The Jet I Pro is the baby of the family, using only one AA battery. On a 14500 rechargeable lithium, the Jet I Pro easily rivals lights several times its size thanks to the powerful LED and reflector designed to take advantage of the LED as much as possible. This is the light that I combine with a headlamp as my lighting arsenal in the woods when I am looking to keep things relatively lightweight.
The Jet I Pro EX is the same as the Jet I Pro, but uses 2 AA batteries instead of just one for twice the battery life and higher brightness on NiMh and alkaline batteries.
The Jet III ST can use 2 CR123, 2 16340, or 1 18650 battery. The body is still slim enough to keep in your pocket or pack, making this one a good option for people who like lithiums and still want a compact light.
The Jet III Ultra is a larger lithium light, with a much larger head and reflector compared to the Jet III ST. The larger head gives you a light that throw the beam much further than the smaller reflectors.
Here’s a video showing the lights and how to program the interface:
The JETBeam Jet III M is a personal favorite light of mine, so I’m kind of surprised at myself for taking so long to make a video of it. Maybe I subconsciously wanted to hoard them all to myself.
The Jet III M has a neat interface. When the head is tightened, you will always have full brightness. When the head is loosened, you have access to a user defined mode with a ridiculous array of options. You can set it to anywhere from 2-240 lumens, strobe frequencies from 1-20 Hz, SOS, beacon flashing, and several other flashing modes. The light is made for rough users in mind, with thick aluminum walls, stainless steel bezels and tail covers, and waterproof seals.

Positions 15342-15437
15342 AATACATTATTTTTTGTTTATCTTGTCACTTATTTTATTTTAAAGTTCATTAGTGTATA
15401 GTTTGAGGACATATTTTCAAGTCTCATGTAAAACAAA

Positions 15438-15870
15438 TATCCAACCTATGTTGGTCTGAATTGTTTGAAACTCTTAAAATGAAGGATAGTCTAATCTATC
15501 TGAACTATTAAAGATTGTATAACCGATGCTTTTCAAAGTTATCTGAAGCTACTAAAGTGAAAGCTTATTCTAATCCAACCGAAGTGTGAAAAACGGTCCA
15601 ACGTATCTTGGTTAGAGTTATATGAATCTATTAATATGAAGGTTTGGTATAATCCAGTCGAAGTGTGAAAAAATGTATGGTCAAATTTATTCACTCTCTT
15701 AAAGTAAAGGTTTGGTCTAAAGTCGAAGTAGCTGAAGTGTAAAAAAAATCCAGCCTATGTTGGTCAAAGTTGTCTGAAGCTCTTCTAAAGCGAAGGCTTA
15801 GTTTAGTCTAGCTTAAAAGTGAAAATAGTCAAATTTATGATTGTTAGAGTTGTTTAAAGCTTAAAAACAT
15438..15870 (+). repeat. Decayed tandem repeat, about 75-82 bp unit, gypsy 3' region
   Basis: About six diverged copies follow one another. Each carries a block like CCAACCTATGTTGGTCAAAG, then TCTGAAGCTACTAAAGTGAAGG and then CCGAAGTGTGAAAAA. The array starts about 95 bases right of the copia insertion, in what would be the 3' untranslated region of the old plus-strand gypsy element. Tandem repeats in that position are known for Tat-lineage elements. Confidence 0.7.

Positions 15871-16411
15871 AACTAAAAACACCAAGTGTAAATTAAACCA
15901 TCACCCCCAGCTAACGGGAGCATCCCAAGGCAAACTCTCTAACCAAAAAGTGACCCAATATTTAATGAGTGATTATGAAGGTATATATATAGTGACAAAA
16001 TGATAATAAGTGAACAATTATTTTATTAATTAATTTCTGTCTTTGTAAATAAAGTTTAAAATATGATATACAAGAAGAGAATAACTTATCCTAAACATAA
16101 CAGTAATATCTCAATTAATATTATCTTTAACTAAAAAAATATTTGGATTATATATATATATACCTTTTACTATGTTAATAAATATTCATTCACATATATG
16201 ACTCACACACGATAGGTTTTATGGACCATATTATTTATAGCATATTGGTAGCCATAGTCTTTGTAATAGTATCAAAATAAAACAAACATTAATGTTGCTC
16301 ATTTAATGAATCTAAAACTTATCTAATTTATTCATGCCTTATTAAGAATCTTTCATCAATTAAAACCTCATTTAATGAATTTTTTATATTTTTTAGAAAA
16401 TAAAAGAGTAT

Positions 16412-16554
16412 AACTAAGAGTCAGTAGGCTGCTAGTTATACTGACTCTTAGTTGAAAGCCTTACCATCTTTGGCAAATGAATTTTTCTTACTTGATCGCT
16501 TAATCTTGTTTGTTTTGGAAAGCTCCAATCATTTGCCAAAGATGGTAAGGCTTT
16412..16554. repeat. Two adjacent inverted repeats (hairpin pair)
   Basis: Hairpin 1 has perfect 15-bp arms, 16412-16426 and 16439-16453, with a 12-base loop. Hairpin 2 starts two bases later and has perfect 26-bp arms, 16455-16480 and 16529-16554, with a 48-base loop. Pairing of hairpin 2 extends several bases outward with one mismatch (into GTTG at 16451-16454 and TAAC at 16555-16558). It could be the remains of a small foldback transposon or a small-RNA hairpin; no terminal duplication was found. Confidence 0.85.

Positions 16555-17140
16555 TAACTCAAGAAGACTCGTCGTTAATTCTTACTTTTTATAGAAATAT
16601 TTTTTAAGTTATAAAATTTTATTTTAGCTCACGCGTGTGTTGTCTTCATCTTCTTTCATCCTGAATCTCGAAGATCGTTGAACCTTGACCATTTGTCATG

Here’s a video showing the light and how to program it:
The A6 Polestar from iTP is a neat light. Instead of using a rear “tactical” switch like many premium lights these days, you have a switch on the side of the light that turns the light off and on and switches between the three brightnesses and strobe. Another feature that appeals to a lot of people is that it uses 6 easy to find AA batteries instead of lithiums. AA are a lower voltage, so you have to have a wider body to accommodate the higher number of batteries needed to power the LED, but it’s still a very manageable size, at around the size of a 2D MagLite.
Here’s a video I made showing the light and comparing it to a 4D MagLite: